Tuesday, 1 March 2016

A Guiding Light: How The Girl Guides Introduced Generations To Skating

Much like the history of figure skating, the history of the Girl Guide and Girl Scout movement is far from linear. No one smashed down a gavel and said "this is how we are going to do this in every country in the world starting right now". That is simply not how history usually works. Interestingly though, both figure skating and the scouting movement faced the exact same issue during the Victorian and Edwardian eras: females wanting to take part in take part in 'male activities'. Heaven forbid, right? In this day and age, if your child wants to learn to skate, you sign them up for CanSkate, Skate UK's Basic Skills Programme or your country's alternative, right? What you may not know is that back in the early twentieth century in particular, many young women got their first introduction to figure skating when they joined various incarnations of the Girl Guide and Girl Scout programs... and that is something that continues to this very day.

Achievement in the Girl Guide and Girl Scout programs has always been been measured by the completion of badges in a diverse array of areas. Skating was introduced to young women via - drum roll please - the Skater badge. In Great Britain, the badge was first introduced in the early twenties and evolved over the years as new syllabuses and badge designs were introduced in 1931, 1957 and 1978.

The 1933 syllabus for the Skater badge in Great Britain

Curiously, the popularity of the Skater badge in England waned during a high point in British skating history. It was discontinued in 1983, one year before Jayne Torvill and Christopher Dean won Olympic gold with their still unmatched "Bolero" in Sarajevo. Liz Rimmer, an expert on the history of the Girl Guides and Girl Scouts in the UK, explained to me that "after 1983, there was a Sportswoman badge which skating would have come under with a vague syllabus for 'Individual' sports requiring the Guide to participate regularly and show progress by means of awards in their chosen sport." Over the years the Skater badge was in existence in Britain, the requirements evolved from the 1925 requirements of skating forwards and backwards unaided, performing inside and outside edges on both feet and executing the Dutch Roll to requiring skaters to be able to demonstrate basic school figures. By the thirties, the requirements were changed to note that "a holder of the Bronze Medal for Compulsory Figures (Ice or Rollers) of the National Skating Association of Great Britain qualifies for the badge provided that she passes clause 5."  In case you're wondering, 'clause 5' required skaters to be able to explain outdoor ice safety.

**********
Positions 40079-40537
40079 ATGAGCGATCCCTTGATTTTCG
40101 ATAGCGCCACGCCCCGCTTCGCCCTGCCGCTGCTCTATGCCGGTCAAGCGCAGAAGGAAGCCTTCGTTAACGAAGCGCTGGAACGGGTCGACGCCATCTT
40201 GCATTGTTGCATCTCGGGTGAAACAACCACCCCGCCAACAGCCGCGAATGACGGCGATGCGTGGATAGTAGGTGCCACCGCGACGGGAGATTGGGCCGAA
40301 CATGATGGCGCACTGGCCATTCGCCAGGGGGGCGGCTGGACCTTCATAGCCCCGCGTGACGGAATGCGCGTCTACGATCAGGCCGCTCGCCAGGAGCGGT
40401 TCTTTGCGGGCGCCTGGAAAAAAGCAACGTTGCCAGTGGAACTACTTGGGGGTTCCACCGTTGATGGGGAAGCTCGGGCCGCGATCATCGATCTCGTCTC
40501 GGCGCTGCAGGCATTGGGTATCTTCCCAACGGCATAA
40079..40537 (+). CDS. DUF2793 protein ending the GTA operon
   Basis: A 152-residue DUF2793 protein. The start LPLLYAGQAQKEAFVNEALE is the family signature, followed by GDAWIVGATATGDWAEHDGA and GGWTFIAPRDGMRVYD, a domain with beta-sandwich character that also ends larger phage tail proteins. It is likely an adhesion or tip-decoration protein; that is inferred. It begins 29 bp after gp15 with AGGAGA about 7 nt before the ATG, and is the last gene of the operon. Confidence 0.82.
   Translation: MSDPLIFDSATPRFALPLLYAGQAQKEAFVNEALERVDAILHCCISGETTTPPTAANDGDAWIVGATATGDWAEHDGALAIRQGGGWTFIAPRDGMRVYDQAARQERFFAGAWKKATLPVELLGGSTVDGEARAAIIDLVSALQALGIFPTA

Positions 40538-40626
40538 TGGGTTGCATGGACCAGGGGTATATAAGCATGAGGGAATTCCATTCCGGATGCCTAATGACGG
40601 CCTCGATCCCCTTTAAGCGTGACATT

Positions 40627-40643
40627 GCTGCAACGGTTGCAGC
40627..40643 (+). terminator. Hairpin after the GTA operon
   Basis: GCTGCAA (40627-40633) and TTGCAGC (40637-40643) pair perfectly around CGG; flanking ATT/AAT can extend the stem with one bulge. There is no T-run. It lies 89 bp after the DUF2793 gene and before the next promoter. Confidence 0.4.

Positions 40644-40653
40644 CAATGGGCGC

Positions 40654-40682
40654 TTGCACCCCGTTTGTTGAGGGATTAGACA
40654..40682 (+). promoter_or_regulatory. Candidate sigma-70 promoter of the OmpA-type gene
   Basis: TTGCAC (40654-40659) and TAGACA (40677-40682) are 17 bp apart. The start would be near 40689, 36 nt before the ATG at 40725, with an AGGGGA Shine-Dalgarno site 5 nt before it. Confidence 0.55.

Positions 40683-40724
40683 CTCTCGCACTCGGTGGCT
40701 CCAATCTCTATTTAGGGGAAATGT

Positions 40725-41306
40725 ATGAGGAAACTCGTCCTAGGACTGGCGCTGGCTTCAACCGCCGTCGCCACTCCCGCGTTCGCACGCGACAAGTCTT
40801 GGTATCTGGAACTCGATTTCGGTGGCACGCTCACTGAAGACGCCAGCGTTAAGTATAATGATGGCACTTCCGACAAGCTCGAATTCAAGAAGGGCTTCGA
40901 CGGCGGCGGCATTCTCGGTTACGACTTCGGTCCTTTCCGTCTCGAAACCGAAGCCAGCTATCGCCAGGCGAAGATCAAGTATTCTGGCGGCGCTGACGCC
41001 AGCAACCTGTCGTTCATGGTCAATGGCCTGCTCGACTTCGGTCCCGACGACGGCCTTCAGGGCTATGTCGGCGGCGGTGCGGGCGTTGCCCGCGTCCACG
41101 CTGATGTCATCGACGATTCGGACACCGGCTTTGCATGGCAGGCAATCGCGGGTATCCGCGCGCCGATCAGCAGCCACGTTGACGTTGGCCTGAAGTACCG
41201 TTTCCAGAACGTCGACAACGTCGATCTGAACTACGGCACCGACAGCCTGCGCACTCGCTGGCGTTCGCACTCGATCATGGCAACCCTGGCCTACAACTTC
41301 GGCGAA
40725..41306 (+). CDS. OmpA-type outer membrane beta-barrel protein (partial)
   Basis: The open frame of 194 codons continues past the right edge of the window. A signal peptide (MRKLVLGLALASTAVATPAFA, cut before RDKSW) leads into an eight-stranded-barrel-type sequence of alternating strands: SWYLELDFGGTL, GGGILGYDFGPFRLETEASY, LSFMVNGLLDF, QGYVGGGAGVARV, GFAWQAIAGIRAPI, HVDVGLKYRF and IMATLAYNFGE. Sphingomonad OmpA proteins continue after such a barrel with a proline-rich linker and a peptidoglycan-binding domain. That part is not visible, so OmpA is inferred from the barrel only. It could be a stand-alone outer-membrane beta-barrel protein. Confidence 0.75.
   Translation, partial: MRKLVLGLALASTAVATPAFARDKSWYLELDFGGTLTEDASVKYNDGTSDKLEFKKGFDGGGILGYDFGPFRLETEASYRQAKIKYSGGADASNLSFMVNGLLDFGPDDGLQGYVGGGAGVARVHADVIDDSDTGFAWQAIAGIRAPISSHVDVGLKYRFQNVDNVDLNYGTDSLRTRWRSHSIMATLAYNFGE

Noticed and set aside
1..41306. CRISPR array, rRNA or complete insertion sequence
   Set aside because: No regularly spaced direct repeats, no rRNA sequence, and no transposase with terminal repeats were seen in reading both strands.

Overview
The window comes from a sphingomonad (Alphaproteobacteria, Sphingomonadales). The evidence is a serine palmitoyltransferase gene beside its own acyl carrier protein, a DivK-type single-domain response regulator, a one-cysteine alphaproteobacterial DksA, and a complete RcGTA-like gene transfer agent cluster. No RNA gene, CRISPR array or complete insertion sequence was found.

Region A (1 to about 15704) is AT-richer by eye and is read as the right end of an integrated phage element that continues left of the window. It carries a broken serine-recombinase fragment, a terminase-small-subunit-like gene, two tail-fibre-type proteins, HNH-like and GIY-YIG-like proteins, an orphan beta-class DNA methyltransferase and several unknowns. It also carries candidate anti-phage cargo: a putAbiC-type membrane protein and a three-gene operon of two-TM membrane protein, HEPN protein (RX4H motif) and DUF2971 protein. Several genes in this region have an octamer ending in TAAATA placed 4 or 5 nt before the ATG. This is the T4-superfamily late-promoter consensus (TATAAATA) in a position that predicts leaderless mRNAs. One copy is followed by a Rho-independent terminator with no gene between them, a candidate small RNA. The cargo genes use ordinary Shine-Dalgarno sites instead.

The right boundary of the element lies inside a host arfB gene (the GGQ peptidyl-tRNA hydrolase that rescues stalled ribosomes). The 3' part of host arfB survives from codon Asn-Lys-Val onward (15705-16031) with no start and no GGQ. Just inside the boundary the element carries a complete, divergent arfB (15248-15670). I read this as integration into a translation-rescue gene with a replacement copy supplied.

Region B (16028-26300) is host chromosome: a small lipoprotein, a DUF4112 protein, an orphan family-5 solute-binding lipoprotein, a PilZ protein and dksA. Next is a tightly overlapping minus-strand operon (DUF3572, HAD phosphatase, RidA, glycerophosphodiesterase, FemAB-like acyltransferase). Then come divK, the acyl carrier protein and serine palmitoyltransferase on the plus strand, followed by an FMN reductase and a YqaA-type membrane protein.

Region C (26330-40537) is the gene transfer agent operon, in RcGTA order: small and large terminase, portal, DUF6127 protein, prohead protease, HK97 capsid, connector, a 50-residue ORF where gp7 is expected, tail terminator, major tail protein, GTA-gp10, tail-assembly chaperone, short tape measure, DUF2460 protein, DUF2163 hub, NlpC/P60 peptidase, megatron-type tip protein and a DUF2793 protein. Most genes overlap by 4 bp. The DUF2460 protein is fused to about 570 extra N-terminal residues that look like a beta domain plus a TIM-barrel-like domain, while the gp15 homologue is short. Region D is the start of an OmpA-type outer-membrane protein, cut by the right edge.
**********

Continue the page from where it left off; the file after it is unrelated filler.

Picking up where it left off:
Circa 1914, The Rosebuds offered Canadian youngsters between the ages of eight and eleven their first taste of the guiding movement and by 1924, the Skater badge was introduced here in Canada as part of the Ranger program, where it still remains part of the Brownie and Girl Guide programs today.
Take a look at the 1924 requirements below:


Things have changed drastically over the years, with considerably more options for young women than the British program. School figures, edges and three turns were consistently part of the syllabus early in the game but as early as 1948, you could earn the badge even if you weren't a figure skater by playing "a game of hockey or equivalent skating game."

The 1948 syllabus for the Skater badge in Canada 

By 1956, skaters could be awarded the badge if they had passed "the 1st Test (Bronze Medal) of the Canadian Figure Skating Association." Requirements remained similar for decades until 1995, when the Skater badge was incorporated into a wider 'Winter Adventures' syllabus requiring the young women to "dress properly to go outside in winter, know how to prevent and deal with frostbite, skin on cold metal, falling through ice, hypothermia, go for a winter adventure with a group and prepare and eat a winter snack outdoors" then demonstrate skill in either skating, skiing, snowshoeing or building an outdoor winter shelter. By 2005, the Skater badge was back in full swing in a standalone format designed to accommodate recreational ice skaters along with figure and speed skaters, hockey players and roller skaters.

I have to offer a huge appreciation to both Ms. Rimmer and Katey Watson, the Archivist at the Girl Guides Of Canada, Ontario Council, for their amazing help in providing me with copies of the badge requirements over the years and background information about how the Skater badge has evolved. The Guiding program certainly deserves our respect for holding a very overlooked place in skating history.

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